These crazy times (pandemic, turbulence, stress) have given me the opportunity to work on my business – hello new website – plus the abyss of email lists, social media marketing, etc. It’s also given me the space reflect on and appreciating all of the people who’ve hired me and worked with me over the years. All of my contacts and everyone looking at my business enable me to live and make money as an artist – to have a career I love. I’ve been wanting to share more of myself with my people, reach out more, spread more joy and art and happiness.
To say that my life has shifted dramatically in the last months and years seems a little cliché in this time of wild upheaval, but it is still absolutely true. In the last year I have moved out of my apartment of 14 years, bought and built out the delightful, dainty boat that is now my home, and fallen in love all over again with a new kind of portraiture. And now, here I am staring into the terrifying abyss of marketing and self-promotion in the age of social media, preparing to jump in feet first.
About five years ago I hit an artistic energy wall. Like most art, photography can deliver a real emotional beating if you’re not properly braced for its demands, and I was, frankly, getting pummeled. I had my roots buried deep in my lofty little apartment in Fremont, but my head and heart were restless and unsettled, caught in the boom and bust tide of the life of a professional artist. The sort of work that provided the most financial stability and success lacked the creative spirit that made me love and pursue photography. I let my dream rest for a while, found work in less turbulent fields, danced a lot, and allowed life to grow me into a person with a stronger foundation.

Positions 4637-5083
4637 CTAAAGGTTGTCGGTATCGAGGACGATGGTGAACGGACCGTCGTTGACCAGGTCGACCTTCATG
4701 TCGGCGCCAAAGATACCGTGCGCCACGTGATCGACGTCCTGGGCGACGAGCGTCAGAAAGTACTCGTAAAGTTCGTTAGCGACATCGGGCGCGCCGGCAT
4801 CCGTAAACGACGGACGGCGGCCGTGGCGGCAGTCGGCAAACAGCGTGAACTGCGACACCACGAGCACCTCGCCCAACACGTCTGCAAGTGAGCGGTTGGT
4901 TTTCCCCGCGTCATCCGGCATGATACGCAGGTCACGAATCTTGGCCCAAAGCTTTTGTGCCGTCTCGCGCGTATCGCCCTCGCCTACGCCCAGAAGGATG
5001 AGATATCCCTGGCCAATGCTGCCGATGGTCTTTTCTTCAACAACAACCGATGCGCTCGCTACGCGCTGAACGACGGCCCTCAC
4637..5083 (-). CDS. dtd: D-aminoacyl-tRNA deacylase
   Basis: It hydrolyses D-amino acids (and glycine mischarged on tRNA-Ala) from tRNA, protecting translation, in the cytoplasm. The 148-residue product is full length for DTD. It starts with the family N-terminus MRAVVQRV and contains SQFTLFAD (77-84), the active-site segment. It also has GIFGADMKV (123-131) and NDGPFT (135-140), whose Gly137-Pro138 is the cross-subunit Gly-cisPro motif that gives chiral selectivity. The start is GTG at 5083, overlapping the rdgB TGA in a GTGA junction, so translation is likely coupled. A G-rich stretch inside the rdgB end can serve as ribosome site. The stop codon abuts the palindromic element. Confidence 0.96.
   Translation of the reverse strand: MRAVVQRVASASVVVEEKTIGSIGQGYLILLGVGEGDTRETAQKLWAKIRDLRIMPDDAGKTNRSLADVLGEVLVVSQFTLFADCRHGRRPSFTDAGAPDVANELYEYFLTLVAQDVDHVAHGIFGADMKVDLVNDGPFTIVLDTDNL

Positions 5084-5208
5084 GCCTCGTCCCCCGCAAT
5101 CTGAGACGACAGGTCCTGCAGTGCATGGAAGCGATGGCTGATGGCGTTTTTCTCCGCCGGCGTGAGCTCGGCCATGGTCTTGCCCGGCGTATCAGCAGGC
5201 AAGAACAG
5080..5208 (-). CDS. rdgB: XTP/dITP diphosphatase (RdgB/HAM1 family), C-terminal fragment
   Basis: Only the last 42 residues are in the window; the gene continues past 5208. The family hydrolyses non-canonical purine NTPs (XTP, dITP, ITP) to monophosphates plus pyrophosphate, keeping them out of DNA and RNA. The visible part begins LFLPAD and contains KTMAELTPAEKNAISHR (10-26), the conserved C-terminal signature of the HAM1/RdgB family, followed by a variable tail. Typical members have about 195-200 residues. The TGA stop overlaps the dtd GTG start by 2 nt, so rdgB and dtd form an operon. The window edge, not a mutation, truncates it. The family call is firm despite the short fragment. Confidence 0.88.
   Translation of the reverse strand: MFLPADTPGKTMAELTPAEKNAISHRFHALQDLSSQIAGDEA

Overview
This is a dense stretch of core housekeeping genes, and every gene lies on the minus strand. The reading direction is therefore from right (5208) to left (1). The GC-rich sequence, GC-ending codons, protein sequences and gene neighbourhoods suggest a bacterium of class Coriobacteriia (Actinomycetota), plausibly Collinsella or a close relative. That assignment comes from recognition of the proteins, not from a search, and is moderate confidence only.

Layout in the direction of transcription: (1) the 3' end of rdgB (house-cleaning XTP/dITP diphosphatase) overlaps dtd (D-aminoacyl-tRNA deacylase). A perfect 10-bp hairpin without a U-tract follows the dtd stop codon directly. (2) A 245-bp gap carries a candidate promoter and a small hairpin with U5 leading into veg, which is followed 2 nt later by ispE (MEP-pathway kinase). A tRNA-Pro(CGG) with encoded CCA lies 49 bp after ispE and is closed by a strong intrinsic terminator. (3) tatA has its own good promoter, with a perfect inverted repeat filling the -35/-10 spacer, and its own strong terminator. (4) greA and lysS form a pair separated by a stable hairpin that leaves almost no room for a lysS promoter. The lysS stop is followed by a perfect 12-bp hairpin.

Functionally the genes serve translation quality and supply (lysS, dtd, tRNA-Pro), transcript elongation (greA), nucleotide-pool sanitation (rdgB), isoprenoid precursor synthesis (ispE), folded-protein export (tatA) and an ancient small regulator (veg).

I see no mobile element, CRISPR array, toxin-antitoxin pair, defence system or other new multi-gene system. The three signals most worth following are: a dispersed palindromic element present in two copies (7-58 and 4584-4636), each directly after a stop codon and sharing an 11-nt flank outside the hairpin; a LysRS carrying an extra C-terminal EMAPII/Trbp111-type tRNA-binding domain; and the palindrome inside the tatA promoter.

Then, Covid-19 hit Washington hard, and I, like so many, found myself without an income and with seemingly endless time on my hands. Sitting on the dock one morning, watching my house rock gently in the smooth dark water, I asked myself, what would I do if I could do anything at all, and I found my answer was still, enthusiastically, “photography!”
I’ve begun narrowing the focus of my work, surrendering to the things I’m most passionate about, and creating a new style that synthesizes my love of human connection and my personal flavor of artistry. I think of this new portraiture as building a dream rather than just capturing a face: my clients and I build idea boards, create tailor made sets, and pull wardrobe pieces intended to capture the soul of the project, whether that’s the client’s new business and branding, the essence of a story or article, or my client’s fanciful image of themself. I’m hoping to complete enough of these projects per month to keep my forward momentum going and to support my boat (haha) financially. Stay Tuned, stay safe, stay sane, and please stay in touch.
Photography for me is not looking, it’s feeling. If you can’t feel what you’re looking at, then you’re never going to get others to feel anything when they look at your pictures.”